'The Mandalorian' Explained: Timothy Olyphant is Almost Boba Fett

Cobb Vanth has instantly become the most fascinating character in the expanded universe, but who the hell is he?

Return Of The Jedi Screenshot
Lucasfilm

The Mandalorian Explained is our ongoing series that is keeping an eye on Lucasfilm’s ongoing series about the Galaxy’s most dangerous single dad.


Oh, it’s happening. Boba Fett, galactic bounty hunter of mystery, is returning to the Star Wars universe. Word initially came down from on high that Temuera Morrison, who played Boba’s clone father Jango Fett in Attack of the Clones, would fill his spurs in the second season of The Mandalorian, but now we’re hearing that Boba Fett’s resurrection¬†may be a little more complicated than a flick of a rocket switch propelling him out of the Sarlacc pit.

According to /Film, Timothy Olyphant has been spotted strutting around set wearing Boba Fett’s costume. Does this mean our theory that Olyphant is playing Fett double Jodo Kast was correct? Sadly, no. We were merely half-right. Apparently, Olyphant is playing another Boba Fett wannabe: Cobb Vanth.

Huh. So, how does that work? There are multiple folks galivanting about pretending to be the most snackable henchman in the galaxy? Cobb Vanth is merely the latest character concocted to return respect to a toy done so dirty by George Lucas.

We can’t quit Boba Fett. The (supposed) badass bounty hunter made his first appearance in The Empire Strikes Back alongside the equally nifty looking action figures of Bossk, IG-88, Dengar, 4-Lom, and Zuckuss. He eeked a little more screentime than the rest, collecting his Han Solo carbonite package from a genuinely effective villain (Darth Vader), and finagled his way into the sequel where he was quickly dispatched through a murderous accident.

In the three years between The Empire Strikes Back and Return of the Jedi, kids spent a lot of time playing with their Kenner toy replicas of Boba Fett. During these sessions, we constructed a powerful imaginary backstory for the character. His Mandalorian armor was simply too cool. He had to rank up there with the baddest of the bad, the raddest of the rad.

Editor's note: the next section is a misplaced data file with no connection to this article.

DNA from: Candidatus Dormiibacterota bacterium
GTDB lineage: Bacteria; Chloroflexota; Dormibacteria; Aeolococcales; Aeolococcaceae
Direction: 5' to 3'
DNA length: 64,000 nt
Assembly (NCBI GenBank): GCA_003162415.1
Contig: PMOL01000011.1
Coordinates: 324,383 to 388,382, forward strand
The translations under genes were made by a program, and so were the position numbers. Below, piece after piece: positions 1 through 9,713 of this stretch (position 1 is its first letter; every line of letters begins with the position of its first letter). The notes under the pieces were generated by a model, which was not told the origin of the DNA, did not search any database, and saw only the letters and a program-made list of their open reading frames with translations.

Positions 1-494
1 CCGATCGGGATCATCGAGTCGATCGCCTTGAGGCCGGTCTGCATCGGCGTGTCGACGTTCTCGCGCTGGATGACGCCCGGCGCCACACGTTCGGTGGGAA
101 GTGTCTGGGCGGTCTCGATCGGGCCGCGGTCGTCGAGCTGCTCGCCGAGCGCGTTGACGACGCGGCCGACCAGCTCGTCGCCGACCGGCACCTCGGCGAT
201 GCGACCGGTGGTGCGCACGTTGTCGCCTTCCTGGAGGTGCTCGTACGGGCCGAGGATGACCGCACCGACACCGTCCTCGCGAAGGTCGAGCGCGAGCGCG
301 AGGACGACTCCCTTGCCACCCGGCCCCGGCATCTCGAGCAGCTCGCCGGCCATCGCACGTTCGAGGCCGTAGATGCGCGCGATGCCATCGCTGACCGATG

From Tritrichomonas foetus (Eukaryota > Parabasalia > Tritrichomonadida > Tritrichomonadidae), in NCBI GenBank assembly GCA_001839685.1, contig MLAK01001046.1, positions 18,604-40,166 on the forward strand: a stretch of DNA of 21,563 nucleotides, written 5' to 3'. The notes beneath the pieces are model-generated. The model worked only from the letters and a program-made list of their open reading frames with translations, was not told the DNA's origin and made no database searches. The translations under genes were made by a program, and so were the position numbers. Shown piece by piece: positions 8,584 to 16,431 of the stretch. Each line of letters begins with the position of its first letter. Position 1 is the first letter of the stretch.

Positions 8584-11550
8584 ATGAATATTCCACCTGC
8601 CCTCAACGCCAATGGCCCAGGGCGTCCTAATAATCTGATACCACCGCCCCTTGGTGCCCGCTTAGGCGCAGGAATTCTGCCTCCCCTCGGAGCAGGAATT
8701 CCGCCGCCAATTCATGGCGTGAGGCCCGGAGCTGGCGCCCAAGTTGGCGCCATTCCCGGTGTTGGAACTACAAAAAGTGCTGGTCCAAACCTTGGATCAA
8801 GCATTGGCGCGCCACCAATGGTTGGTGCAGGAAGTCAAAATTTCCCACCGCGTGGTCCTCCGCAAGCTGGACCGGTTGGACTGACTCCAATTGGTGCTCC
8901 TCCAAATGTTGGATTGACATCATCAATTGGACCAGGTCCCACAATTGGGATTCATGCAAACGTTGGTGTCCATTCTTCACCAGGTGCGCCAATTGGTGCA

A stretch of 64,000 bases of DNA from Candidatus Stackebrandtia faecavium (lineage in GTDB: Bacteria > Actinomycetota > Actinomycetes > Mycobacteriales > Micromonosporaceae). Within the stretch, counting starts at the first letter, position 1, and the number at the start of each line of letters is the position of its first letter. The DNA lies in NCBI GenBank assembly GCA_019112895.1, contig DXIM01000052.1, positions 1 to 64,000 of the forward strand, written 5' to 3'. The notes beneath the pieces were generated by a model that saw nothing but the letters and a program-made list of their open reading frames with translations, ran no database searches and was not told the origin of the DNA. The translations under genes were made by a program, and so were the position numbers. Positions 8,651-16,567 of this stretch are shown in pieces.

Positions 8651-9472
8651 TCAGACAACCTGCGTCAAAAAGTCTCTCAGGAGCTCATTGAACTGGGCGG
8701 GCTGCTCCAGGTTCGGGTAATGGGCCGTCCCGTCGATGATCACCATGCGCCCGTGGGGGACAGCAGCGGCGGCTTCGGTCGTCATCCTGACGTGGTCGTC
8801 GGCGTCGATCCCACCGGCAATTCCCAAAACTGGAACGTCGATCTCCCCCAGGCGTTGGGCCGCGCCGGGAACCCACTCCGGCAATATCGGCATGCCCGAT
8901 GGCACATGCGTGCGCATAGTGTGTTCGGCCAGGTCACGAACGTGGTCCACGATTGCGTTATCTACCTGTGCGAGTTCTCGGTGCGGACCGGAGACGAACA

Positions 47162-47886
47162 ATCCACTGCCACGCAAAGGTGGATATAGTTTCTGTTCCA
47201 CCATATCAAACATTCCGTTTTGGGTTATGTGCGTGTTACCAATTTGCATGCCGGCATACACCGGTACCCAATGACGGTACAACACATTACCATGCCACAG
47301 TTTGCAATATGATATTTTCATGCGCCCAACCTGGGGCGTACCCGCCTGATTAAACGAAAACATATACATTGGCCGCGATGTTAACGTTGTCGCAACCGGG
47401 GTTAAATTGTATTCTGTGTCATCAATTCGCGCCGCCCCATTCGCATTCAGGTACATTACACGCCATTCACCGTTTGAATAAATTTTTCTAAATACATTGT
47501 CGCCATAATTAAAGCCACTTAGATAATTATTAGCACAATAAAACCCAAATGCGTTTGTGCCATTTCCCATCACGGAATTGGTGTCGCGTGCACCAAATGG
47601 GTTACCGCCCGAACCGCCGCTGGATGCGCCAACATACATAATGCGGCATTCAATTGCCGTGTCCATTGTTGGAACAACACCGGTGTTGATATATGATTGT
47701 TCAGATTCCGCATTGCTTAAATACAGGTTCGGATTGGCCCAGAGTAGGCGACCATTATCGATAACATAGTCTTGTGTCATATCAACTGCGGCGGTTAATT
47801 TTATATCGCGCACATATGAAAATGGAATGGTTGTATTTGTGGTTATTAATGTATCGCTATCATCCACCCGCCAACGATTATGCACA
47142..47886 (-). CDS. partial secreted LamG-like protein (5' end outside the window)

It turns out, not so much. The chump talked a big talk, but he couldn’t last thirty minutes into Return of the Jedi. Fett’s precious bounty Han Solo, blind from his recent carbonite defrosting, mistakingly bumps into Fett’s rocket pack, which sends him flailing into the side of Jabba’s sail barge and tumbling into the Great Pit of Carkoon where he’ll be digested over the course of a thousand years.

Go watch this sequence from Return of the Jedi again. Don’t worry; I’ll wait. Ok. You’re back? Good.

How many times does Boba Fett scream before he dies? Not once, not twice, but thrice. There’s the initial bump, “Ah!” Then there’s the long scream as he’s shot across the desert (including a comical slide-whistle sound effect to accentuate the absurdity) and a final wail as he rolls into the Sarlacc. Finally, we are given a close-up of the beast as it offers up a hearty belch. Yummy, yum, yum, yum. Fett is tentacle-licking good.

The indignity of Boba Fett’s death stings. Many Star Wars fans could not accept it. No way, our favorite doll went out like a clown. He had to survive. He had to.

Enter cats like Jodo Kast and Cobb Vanth. These Expanded Universe (EU) characters were born out of their writers’ need to bring respect back to the Mandalorian armor. If Boba Fett couldn’t deliver nobility to his action figure armor, then these proper badasses would.